If you happen to be on the Riviera of Rimini on the morning of New Year’s Day, right alongside the manger scenes, don’t forget to take a dip in the sea on 1st January: intrepid swimmers tackle the cold temperatures of the water for a truly bracing swim.
With its life-sized statues, the Sand Nativity Scene in Bellaria Igea Marina represents scenes of daily life, shepherds and farmers, with a city built on the traces of history, with small streets, inns, palaces and religious buildings in the background.
The Ice Nativity Scene in Piazza Don Minzoni, in the heart of Bellaria, is quite unique: the largest in Italy of its kind, it is housed in a box refrigerated at a constant temperature of -12°C. It takes about 30 days’ work to complete, with sculptors, using more than 30 blocks of ice.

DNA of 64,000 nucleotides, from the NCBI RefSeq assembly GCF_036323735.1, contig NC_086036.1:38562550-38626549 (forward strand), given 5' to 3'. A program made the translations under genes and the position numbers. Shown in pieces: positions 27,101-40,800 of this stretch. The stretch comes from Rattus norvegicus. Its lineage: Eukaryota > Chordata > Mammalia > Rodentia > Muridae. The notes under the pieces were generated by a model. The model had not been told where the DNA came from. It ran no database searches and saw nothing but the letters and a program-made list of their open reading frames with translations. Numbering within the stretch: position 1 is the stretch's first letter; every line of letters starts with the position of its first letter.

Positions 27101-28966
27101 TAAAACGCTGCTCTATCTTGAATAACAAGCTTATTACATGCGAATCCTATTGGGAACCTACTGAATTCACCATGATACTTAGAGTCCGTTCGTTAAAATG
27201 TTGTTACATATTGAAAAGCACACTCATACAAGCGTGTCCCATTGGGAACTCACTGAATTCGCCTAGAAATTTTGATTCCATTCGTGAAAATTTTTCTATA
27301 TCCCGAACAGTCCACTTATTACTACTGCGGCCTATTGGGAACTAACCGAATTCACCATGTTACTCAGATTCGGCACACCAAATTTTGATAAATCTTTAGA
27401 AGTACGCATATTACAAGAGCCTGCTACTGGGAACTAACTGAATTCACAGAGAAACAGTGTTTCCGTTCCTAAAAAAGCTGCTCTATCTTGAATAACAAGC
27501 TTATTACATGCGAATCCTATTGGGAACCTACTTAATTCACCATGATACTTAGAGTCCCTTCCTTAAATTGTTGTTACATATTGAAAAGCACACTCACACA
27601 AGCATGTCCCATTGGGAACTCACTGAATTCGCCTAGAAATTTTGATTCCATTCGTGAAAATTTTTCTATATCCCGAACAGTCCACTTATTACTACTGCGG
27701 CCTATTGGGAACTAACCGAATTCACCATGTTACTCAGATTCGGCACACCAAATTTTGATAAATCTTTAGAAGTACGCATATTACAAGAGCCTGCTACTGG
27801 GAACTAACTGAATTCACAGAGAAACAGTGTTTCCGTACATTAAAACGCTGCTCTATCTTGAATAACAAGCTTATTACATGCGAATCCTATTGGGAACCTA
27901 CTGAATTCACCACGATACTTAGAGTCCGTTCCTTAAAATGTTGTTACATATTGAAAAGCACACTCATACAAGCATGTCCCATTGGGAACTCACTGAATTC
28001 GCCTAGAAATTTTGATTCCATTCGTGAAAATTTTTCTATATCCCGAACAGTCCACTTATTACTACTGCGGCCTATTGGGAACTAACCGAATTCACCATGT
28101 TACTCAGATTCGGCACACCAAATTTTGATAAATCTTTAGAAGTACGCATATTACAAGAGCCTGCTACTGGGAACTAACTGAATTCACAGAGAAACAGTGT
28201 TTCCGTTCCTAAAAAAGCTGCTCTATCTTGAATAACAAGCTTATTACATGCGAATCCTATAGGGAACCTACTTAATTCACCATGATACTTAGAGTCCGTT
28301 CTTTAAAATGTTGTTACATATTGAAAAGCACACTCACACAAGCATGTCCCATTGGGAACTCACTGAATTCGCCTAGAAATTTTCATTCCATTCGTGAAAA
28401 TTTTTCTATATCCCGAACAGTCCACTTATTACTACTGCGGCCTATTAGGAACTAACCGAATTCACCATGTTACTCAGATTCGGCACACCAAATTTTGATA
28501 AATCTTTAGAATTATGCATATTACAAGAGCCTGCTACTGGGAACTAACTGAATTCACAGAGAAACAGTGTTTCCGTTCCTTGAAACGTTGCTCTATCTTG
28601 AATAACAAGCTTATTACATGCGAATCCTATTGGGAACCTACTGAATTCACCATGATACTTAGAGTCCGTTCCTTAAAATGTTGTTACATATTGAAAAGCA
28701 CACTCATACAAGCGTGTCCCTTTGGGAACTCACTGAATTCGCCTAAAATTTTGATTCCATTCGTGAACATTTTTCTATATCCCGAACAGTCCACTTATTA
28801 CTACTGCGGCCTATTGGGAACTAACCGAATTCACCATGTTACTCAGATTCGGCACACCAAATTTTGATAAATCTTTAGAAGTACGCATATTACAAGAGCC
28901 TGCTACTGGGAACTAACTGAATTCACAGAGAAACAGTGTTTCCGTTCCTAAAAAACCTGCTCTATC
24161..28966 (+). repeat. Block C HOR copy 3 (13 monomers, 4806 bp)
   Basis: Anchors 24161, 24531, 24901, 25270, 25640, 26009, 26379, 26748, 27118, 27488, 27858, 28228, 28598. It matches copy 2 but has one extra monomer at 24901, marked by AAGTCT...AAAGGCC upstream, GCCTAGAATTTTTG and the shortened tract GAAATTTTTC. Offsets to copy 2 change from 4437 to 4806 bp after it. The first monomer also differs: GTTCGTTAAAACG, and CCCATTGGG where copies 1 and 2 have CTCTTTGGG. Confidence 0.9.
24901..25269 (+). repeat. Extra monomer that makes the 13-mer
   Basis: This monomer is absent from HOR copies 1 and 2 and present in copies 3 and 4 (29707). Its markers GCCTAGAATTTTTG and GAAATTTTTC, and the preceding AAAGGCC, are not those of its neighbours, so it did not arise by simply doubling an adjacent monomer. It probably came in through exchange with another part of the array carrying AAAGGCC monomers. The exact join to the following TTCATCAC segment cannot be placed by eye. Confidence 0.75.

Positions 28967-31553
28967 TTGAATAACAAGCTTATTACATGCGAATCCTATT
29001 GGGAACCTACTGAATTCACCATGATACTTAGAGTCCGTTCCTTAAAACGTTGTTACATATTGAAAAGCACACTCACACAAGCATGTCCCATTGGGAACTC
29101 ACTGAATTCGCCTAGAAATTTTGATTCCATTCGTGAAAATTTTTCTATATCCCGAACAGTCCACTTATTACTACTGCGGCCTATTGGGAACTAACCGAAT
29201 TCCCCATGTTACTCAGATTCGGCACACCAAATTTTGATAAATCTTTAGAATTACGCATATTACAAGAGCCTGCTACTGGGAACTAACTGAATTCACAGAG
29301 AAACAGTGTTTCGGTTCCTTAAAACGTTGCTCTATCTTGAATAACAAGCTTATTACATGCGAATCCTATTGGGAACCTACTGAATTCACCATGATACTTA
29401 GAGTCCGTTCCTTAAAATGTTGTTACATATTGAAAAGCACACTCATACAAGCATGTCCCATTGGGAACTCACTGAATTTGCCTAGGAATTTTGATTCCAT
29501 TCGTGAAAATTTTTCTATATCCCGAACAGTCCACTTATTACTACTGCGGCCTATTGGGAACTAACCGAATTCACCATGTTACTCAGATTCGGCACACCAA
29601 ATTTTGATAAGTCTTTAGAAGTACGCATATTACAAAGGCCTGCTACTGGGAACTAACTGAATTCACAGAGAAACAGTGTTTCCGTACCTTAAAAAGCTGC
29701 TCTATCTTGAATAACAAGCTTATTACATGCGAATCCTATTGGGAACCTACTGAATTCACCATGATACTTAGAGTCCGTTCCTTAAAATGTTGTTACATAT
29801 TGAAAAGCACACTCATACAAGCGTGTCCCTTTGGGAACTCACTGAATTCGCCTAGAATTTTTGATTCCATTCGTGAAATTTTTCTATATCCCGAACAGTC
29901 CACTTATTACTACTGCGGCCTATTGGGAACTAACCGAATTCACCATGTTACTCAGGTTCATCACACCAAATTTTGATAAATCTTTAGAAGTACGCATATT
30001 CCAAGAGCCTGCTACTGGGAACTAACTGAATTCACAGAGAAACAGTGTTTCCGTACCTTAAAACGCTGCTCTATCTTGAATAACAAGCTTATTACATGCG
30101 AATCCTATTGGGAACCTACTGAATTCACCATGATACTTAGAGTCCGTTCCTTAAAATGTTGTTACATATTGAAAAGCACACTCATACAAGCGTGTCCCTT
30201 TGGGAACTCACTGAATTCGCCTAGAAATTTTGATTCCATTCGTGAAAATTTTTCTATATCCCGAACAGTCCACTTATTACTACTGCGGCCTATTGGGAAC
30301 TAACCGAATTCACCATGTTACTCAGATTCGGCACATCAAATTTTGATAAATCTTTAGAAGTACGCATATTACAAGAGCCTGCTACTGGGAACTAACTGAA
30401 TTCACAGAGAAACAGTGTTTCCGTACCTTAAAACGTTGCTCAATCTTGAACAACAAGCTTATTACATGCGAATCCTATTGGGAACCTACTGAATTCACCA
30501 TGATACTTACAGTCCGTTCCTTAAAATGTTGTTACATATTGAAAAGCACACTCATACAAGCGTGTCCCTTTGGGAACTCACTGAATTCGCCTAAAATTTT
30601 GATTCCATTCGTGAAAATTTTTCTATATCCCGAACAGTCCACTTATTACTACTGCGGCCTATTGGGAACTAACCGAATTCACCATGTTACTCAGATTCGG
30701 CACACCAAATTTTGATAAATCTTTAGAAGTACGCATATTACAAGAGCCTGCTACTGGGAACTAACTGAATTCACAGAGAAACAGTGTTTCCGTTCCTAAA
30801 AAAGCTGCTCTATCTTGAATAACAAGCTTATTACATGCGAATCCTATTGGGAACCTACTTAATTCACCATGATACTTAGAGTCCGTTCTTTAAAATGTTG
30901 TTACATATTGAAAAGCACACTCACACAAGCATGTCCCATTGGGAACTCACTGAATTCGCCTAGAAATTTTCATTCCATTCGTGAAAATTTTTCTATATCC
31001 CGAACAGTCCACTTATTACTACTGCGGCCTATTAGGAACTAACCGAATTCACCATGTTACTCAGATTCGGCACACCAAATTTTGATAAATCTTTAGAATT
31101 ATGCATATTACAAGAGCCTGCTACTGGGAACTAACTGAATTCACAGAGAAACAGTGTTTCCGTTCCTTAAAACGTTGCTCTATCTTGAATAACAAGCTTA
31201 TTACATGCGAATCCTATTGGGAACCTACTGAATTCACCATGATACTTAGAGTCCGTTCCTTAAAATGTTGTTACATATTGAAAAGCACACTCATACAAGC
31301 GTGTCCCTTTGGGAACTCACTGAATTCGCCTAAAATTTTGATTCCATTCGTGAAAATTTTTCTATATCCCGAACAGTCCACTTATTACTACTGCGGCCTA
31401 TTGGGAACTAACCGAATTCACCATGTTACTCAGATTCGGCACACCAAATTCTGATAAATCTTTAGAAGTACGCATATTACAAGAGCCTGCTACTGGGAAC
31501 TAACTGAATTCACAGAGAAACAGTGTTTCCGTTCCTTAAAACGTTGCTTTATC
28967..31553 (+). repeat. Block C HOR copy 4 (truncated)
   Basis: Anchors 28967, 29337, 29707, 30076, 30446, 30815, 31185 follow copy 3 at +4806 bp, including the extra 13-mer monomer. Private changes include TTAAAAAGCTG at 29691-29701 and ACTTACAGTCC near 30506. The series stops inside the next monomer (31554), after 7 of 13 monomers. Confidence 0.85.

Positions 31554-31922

The lights of the Seafaring Nativity Scene and the Christmas tree in Cesenatico are usually turned on the first Sunday in December and stay up until the middle of January.
The Seafaring Nativity Scene is a manger scene floating on the water, and is hosted by boats that are the ancient prototypes of the typical boats of the upper and middle Adriatic and are part of the floating section of the Seafaring Museum (Museo della Marineria).
This truly unique nativity scene is not only beautiful because of its setting - Leonardo da Vinci’s fascinating canal harbour - but also because of the fusion of the key elements and features of the nativity with seafaring traditions.